Thursday, December 14, 2017

2017 Favorites

Something I miss about no longer working in a public library are the conversations about books and media that happen with patrons or other staff - conversations that bring you to a story you might never have picked up on your own. But for the last week and a half, I got the chance to have that kind of conversation on Twitter, with librarians sharing their top ten reads published in the last year with the hashtag #libfaves17. Today, I'm breaking my radio silence on this blog to share my favorites here, as well.

In no particular order, my top ten favorites published in 2017:

The Vanderbeekers of 141st Street, by Karina Yan Glaser.

The Twelve Lives of Samuel Hawley, by Hannah Tinti.

Lincoln in the Bardo, by George Saunders.

Blue Sky White Stars, by Sarvinder Naberhaus and Kadir Nelson.

The Bear and the Nightingale, by Katherine Arden.

Killers of the Flower Moon: The Osage Murders and the Birth of the FBI, by David Grann.

An Extraordinary Union, by Alyssa Cole.

The Many Reflections of Miss Jane Deming, by J. Anderson Coats.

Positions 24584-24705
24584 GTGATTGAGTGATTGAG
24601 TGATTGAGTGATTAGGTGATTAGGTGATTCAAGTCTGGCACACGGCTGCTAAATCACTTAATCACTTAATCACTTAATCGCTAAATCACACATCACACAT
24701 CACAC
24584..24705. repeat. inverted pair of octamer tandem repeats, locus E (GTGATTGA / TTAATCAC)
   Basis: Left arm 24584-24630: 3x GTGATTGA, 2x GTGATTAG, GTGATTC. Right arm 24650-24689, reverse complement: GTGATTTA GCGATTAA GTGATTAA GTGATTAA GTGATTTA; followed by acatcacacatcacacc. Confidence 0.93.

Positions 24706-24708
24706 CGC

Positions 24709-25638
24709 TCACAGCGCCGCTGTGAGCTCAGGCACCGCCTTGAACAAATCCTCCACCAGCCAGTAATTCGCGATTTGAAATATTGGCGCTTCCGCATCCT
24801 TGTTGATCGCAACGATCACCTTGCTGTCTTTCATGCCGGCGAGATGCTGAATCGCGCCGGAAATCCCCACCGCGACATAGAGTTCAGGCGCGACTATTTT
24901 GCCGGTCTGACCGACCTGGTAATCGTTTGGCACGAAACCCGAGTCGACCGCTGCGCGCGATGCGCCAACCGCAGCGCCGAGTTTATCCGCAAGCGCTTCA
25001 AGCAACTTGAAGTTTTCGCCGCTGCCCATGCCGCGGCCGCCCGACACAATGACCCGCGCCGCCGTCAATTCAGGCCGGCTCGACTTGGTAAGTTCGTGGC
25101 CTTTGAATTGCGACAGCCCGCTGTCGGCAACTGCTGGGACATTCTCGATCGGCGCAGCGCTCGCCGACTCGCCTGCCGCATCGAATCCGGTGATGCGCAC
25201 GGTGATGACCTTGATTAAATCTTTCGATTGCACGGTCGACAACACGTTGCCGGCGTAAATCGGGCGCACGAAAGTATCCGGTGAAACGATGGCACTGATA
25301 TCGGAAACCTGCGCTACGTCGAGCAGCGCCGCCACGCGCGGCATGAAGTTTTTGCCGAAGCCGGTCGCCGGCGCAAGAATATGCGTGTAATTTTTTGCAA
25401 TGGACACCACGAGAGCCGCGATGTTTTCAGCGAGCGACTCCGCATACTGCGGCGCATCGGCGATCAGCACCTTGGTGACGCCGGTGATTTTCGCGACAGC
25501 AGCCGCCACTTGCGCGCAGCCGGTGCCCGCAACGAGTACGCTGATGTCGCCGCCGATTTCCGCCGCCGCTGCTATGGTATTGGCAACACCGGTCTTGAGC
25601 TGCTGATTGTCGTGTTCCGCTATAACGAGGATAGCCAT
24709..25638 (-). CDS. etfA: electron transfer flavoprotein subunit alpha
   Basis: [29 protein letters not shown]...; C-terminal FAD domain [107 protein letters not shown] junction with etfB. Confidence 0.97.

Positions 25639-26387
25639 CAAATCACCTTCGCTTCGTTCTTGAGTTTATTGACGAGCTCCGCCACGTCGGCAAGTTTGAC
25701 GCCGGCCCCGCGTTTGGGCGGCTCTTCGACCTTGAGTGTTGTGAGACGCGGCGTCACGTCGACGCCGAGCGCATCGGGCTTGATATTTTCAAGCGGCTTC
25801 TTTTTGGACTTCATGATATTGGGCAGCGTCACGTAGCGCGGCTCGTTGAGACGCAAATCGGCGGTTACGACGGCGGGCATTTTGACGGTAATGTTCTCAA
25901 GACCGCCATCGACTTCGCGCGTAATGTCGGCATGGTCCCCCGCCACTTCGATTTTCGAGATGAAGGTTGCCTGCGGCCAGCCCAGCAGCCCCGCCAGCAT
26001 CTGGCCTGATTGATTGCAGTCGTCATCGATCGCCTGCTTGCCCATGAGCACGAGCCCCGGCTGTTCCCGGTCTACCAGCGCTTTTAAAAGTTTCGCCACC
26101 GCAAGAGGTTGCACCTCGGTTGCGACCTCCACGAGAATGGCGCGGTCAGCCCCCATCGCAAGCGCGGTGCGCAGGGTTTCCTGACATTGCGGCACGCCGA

Young Jane Young, by Gabrielle Zevin. 

Norse Mythology, by Neil Gaiman. 

It's kind of interesting to see them all lined up like this; it's a pretty solid snapshot of what appeals to me as a reader. Family stories, strong female characters, America (the good and the bad), and just a hint of the supernatural. I can see this kind of exercise being useful among staff in a public library to get a good sense of what people are into, and how to use that information to work as a team to provide good RA service to patrons.

That being said, many of the libraries in my system are staffed by only one or two people, so the whole team effort thing is a bit more difficult. One of my professional resolutions for 2018 is to create more opportunities for staff of small libraries to get together and talk about books with each other - a guided discussion led by member library staff who specialize in a particular genre or subject. We're kicking off the series next month with the horror genre, weather permitting.*

*Because, yes, we've officially reached the time of year where the phrase "weather permitting" is tacked on to the hope of every upcoming event.